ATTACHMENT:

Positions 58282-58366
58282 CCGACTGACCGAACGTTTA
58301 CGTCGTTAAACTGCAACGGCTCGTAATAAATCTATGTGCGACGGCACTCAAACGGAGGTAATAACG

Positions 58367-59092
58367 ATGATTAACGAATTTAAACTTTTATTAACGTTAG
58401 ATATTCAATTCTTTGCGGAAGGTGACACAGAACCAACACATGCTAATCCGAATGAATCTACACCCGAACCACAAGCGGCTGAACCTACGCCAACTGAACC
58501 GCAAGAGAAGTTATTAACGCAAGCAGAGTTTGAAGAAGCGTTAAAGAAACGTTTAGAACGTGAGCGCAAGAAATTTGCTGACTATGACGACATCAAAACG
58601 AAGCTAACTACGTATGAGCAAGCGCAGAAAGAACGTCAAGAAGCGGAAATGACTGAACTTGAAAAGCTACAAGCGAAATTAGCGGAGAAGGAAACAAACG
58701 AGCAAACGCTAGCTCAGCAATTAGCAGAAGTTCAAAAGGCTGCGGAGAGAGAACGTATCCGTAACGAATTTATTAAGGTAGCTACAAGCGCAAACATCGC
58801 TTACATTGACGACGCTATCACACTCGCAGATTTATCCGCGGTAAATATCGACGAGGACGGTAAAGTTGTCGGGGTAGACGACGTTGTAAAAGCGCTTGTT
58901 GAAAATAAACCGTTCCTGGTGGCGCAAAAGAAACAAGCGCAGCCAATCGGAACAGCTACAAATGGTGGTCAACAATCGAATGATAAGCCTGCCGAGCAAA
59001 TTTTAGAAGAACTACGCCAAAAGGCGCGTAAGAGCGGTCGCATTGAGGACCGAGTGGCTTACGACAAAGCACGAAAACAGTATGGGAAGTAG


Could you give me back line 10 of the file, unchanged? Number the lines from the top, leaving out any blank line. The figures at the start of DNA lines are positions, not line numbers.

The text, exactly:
58801 TTACATTGACGACGCTATCACACTCGCAGATTTATCCGCGGTAAATATCGACGAGGACGGTAAAGTTGTCGGGGTAGACGACGTTGTAAAAGCGCTTGTT